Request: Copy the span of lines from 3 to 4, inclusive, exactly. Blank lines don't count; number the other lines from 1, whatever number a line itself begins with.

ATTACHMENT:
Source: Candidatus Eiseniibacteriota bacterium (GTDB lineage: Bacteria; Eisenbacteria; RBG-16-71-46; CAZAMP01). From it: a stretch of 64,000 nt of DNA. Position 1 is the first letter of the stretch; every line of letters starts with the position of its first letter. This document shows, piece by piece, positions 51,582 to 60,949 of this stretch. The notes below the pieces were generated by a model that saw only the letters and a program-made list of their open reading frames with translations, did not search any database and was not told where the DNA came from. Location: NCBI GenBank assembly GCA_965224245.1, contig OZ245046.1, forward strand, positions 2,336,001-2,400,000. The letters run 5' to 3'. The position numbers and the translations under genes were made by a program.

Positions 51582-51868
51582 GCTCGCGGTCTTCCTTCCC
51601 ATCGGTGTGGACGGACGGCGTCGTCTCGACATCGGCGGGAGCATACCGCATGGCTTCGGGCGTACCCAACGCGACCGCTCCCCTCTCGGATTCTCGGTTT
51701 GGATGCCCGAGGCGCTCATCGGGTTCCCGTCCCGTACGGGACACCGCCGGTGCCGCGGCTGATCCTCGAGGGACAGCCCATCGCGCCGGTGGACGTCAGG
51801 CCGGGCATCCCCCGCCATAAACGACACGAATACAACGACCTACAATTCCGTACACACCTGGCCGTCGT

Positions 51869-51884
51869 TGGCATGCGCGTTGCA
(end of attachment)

51582 GCTCGCGGTCTTCCTTCCC
51601 ATCGGTGTGGACGGACGGCGTCGTCTCGACATCGGCGGGAGCATACCGCATGGCTTCGGGCGTACCCAACGCGACCGCTCCCCTCTCGGATTCTCGGTTT